Wednesday, March 23, 2011

Hiring Elder Law Attorney Can Help Seniors Navigate Red Tape

In 2010, seniors who reached the $2,700 annual limit for prescription drug coverage and fell into the “doughnut hole,” received a $250 rebate. In 2011, the Medicare Part D “doughnut hole” will begin shrinking and by 2020 Medicare Part D participants will be responsible for 25 percent of their total prescription drug cost.

This according to National Academy of Elder Law Attorneys (NAELA) who released this information on the one year anniversary the signing of the Affordable Care Act (ACA). While some parts of the ACA have not yet taken effect and Congress may make additional changes, it is important to highlight a few sections of the ACA that have already taken effect and are providing senior citizens with a higher quality of health care.

Starting in 2011, seniors will receive an annual wellness checkup from their doctor at no charge, and deductibles and coinsurance are eliminated for certain preventive services. The ACA will also expand Medicaid in order to help more people obtain quality, affordable care.

There is much more to the act and seniors who may feel overwhelmed by the new health care law and the changes to Medicare, should consider contacting  an Elder Law attorney to help them make informed decisions. Concerns about long-term care options can also be discussed with an Elder Law attorney who can help them navigate through the red tape and explain all of their options.

A listing of Elder Law attorneys who are members of NAELA can be found at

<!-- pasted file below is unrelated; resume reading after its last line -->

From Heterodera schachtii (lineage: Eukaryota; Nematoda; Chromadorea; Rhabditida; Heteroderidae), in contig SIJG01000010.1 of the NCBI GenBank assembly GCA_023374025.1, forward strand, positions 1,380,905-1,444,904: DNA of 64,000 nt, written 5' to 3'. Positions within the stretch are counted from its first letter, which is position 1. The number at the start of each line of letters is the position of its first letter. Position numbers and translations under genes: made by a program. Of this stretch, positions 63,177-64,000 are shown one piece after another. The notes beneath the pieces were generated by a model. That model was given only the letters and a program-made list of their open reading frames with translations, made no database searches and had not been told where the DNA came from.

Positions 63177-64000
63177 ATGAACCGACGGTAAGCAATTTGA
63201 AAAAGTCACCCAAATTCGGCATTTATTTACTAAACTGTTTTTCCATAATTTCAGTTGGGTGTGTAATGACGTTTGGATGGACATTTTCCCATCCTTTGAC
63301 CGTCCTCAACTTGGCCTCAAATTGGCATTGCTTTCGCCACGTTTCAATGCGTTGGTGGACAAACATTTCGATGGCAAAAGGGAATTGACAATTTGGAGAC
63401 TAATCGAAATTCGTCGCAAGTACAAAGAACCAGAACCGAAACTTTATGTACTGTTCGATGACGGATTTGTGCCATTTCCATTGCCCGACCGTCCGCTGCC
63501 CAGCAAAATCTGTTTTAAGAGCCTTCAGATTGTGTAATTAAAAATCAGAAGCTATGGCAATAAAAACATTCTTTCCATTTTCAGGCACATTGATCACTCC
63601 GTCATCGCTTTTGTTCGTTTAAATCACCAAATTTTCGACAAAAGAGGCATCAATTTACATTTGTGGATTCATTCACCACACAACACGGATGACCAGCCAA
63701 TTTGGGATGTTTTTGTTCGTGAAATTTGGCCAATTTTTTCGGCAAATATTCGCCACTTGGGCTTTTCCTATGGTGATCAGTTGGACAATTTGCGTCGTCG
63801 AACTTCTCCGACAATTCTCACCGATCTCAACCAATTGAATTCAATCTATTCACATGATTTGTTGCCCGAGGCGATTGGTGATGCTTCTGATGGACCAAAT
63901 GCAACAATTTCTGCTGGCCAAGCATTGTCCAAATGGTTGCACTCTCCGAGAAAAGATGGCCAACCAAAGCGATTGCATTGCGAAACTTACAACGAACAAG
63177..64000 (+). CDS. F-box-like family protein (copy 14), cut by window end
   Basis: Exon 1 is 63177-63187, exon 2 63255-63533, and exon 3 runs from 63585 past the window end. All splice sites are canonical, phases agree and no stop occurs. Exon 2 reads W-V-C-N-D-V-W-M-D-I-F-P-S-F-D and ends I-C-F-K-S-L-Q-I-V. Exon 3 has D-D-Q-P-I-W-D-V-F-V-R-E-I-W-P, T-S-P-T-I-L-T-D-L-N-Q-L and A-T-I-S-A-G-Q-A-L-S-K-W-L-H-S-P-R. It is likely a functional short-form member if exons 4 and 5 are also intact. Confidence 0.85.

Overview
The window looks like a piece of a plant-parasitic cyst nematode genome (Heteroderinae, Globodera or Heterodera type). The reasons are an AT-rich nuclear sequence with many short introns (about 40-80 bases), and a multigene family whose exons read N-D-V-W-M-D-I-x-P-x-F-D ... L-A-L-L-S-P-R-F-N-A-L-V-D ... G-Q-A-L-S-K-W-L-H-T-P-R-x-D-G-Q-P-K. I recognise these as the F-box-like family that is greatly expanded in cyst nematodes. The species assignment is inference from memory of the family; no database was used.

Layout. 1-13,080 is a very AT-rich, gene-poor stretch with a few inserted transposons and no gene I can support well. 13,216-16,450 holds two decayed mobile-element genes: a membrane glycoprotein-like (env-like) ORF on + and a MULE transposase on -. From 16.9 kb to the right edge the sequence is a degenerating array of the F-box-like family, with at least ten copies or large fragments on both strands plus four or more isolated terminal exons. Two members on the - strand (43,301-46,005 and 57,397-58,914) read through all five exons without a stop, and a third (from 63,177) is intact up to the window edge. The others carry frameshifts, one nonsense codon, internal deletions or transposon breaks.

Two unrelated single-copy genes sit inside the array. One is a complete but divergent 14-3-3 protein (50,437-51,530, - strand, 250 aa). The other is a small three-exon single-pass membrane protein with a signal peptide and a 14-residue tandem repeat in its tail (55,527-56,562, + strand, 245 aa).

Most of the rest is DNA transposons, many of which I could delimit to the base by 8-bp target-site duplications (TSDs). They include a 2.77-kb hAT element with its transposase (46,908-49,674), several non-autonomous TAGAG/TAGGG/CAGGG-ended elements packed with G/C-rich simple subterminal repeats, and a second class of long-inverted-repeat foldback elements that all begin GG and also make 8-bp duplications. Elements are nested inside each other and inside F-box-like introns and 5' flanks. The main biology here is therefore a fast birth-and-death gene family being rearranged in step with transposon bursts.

Thursday, March 17, 2011

Boomer Generation Rich in Inheritances — Estate Planning Needed

The MetLife Study of Inheritance and Wealth Transfer to Baby Boomers reports that Boomers will inherit $8.4 trillion at 2009 levels. The median per person figure is $64,000. $2.4 trillion has already been received.

The study, authored by the Center for Retirement Research at Boston College for the MetLife Mature Market Institute, shows the wealthiest Boomers will be given an average of $1.5 million, while those at the other end of the spectrum will be left $27,000, an amount that represents a larger percentage of the latter group’s overall wealth. Two-thirds of all Boomers stand to receive some inheritance over their lifetime.

Alicia H. Munnell, a co-author of the study and director of the Center for Retirement Research at Boston College, recommends that the subject of inheritance among the Boomers be used to generate family discussions about estate planning. While not everyone will be comfortable engaging on this topic, those who do so will likely find it helpful. A trusted family financial advisor may be useful in this regard.”

For more findings and methodology, or to download the report, go to: